Here’s the problem. Results from an experiment or policy analysis are supposed to be published, and publicized, only if they are “statistically significant”; that is, the estimated effect, from the data at hand, must be large enough that it could not plausibly be explained by chance alone. However, given what psychologists Joe Simmons, Leif Nelson, and Uri Simonsohn have called “researcher degrees of freedom” in data coding and analysis [3], it is possible for researchers to find success with almost any data set, in the form of an apparently statistically significant effect. In addition to the concern that such findings can be pulled out of what are essentially pure noise (recall the ESP and ovulation-and-voting examples), another major problem is that published estimates, which are selected to be large enough to exceed the statistical-significance threshold, are because of this selection, overestimates of any underlying effects. In statistical terminology, these estimates suffer from selection bias [4].

Where researchers study the effects of social interventions and focus on statistically significant comparisons, their published results will, on average, overestimate effect sizes. And this happens even with honest, experienced, well-intentioned researchers using clean, randomized designs, as long as they are following standard practice and reporting statistically significant results [5].

Carry this into policy recommendations and you can get wildly optimistic expectations of success. For example, an educational intervention involving growth mindset was promoted as inducing an average 31 percentage point gain on test scores [6-7]; two years later, the designers of the program dialed down expectations and assessed possible effects as much lower. The point of the present essay is to emphasize that this sort of pattern of unrealistic expectation can arise without any attempts at manipulations by the researchers involved, but rather from selection biases arising from traditional statistical procedures.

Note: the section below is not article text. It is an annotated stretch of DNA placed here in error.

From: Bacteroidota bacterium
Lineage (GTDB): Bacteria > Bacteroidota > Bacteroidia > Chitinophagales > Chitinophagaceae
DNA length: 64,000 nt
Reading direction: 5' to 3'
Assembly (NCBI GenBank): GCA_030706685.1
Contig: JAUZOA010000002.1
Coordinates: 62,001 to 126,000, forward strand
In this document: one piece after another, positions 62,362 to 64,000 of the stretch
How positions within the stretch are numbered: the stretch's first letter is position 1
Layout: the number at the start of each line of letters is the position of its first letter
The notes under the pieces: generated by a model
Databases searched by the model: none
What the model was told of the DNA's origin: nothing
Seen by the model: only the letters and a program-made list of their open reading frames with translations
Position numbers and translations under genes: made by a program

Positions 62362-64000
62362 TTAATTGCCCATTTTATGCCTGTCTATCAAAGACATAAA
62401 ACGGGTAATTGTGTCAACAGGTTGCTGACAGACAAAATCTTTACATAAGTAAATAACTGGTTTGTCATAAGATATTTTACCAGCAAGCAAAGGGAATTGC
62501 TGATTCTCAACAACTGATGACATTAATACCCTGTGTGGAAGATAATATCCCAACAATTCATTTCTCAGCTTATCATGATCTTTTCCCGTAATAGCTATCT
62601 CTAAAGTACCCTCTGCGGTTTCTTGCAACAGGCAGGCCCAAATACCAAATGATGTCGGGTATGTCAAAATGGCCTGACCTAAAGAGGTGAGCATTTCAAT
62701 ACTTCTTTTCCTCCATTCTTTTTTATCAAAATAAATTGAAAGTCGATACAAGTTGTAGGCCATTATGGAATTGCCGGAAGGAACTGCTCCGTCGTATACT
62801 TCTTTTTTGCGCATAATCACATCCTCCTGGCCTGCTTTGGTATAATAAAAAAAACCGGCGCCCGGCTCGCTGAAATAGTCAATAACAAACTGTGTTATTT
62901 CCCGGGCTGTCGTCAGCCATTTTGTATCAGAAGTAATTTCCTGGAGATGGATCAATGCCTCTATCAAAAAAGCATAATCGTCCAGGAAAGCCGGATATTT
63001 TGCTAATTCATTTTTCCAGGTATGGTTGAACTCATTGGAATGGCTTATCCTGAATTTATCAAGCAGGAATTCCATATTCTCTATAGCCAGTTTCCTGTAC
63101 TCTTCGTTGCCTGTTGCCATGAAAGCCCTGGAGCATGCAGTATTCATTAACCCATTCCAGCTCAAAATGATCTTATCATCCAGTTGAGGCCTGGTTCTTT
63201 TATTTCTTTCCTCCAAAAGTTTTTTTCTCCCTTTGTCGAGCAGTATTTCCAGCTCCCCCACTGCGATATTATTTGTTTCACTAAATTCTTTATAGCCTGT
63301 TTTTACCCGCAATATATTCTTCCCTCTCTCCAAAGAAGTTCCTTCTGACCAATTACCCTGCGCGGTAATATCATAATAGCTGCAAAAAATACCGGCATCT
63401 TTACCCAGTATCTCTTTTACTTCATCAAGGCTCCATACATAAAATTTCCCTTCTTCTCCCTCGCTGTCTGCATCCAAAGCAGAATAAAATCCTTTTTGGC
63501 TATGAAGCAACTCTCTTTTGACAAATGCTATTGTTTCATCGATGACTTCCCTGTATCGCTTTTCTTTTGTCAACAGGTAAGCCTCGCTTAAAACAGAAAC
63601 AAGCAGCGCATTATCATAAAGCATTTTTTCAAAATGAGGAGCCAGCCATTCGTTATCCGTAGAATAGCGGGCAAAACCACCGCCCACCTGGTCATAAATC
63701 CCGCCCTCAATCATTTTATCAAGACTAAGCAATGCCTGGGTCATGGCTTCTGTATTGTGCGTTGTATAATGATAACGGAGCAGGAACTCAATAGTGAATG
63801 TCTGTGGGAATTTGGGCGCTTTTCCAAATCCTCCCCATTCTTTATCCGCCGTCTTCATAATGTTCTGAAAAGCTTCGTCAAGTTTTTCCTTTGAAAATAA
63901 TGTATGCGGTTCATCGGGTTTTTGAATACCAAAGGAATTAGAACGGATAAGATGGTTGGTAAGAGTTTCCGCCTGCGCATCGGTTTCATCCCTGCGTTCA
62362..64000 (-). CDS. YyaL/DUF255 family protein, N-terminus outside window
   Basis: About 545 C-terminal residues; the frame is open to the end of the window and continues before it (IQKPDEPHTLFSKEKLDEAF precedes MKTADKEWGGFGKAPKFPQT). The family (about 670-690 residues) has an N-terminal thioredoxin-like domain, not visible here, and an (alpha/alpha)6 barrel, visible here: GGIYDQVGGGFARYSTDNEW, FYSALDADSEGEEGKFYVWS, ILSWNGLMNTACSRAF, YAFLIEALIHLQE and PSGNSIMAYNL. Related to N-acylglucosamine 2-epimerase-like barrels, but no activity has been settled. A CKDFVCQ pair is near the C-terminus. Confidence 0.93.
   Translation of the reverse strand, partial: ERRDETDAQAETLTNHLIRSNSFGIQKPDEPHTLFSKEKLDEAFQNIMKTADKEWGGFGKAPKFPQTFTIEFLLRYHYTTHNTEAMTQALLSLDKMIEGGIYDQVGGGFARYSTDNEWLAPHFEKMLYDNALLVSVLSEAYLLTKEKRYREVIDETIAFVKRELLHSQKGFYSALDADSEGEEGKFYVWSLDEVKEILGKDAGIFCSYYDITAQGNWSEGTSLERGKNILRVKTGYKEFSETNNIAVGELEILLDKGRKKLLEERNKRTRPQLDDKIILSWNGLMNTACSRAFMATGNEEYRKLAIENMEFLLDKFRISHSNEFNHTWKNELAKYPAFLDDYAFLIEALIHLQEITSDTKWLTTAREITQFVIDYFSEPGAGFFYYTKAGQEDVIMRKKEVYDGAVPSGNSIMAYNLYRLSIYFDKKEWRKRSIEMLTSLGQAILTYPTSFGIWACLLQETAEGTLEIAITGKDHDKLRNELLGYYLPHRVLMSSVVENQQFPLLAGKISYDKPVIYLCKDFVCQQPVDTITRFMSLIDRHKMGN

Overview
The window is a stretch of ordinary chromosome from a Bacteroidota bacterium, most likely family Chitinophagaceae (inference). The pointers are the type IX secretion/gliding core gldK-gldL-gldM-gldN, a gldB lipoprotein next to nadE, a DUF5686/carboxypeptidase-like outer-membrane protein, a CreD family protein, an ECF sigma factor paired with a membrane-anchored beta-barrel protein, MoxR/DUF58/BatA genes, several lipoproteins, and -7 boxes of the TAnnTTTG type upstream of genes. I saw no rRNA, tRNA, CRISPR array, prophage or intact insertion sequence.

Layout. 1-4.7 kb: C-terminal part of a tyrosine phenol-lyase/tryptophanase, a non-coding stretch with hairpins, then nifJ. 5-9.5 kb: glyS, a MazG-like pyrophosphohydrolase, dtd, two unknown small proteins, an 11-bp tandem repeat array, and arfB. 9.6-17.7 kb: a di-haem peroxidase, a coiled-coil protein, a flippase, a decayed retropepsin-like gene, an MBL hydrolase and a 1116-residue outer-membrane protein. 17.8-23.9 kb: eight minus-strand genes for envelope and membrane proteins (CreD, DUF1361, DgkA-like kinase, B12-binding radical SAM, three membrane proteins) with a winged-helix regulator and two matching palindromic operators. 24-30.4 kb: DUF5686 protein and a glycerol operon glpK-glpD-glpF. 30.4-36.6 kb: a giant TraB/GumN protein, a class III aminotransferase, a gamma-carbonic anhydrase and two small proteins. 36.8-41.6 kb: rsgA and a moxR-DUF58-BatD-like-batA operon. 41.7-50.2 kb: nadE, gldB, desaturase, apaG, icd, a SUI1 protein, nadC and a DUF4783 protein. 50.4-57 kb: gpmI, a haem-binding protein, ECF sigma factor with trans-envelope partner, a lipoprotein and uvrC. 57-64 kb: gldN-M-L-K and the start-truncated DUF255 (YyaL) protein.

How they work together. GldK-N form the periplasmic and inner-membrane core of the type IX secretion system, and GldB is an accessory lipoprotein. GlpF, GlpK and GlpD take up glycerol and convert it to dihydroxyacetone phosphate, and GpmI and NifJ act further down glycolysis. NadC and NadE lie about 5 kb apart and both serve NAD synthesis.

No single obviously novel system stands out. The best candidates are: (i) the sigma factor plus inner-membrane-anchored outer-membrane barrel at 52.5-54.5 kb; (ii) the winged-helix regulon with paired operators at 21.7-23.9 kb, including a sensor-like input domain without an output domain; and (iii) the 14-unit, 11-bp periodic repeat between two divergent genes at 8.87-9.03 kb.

It is a challenge of statistics and policymakers to escape this cycle of hype and disappointment, and to do this we must first recognize the problems in the seductive approach by which estimated effects that are “statistically significant” are taken to be true.


1. Daryl J. Bem, “Feeling the Future: Experimental Evidence for Anomalous Retroactive Influences on Cognition and Affect,” Journal of Personality and Social Psychology 100, no. 3 (2011): 407–425, available at

2. Kristina M. Durante, Ashley Rae, and Vladas Griskevicius, “The Fluctuating Female Vote: Politics, Religion, and the Ovulatory Cycle,” Psychological Science 24, no. 6 (2013): 1007–1016, available at

3. Joseph P. Simmons, Leif D. Nelson, and Uri Simonsohn, “False-Positive Psychology: Undisclosed Flexibility in Data Collection and Analysis Allows Presenting Anything as Significant,” Psychological Science 22, no. 11 (2011): 1359–1366, available at

4. Andrew Gelman and John B. Carlin, “Beyond Power Calculations: Assessing Type S (Sign) and Type M (Magnitude) Errors,” Perspectives on Psychological Science 9, no. 6 (2014): 641–651, available at

5. Andrew Gelman, “Honesty and Transparency Are Not Enough,” Chance 30, no. 1 (2017): 37–39,

6. Richard A. Friedman, “Can You Get Smarter?,” The New York Times, October 23, 2015,

7. Carol Dweck, “Growth Mindset Interventions Yield Impressive Results,” The Conversation, June 26, 2018,

Dipayan Ghosh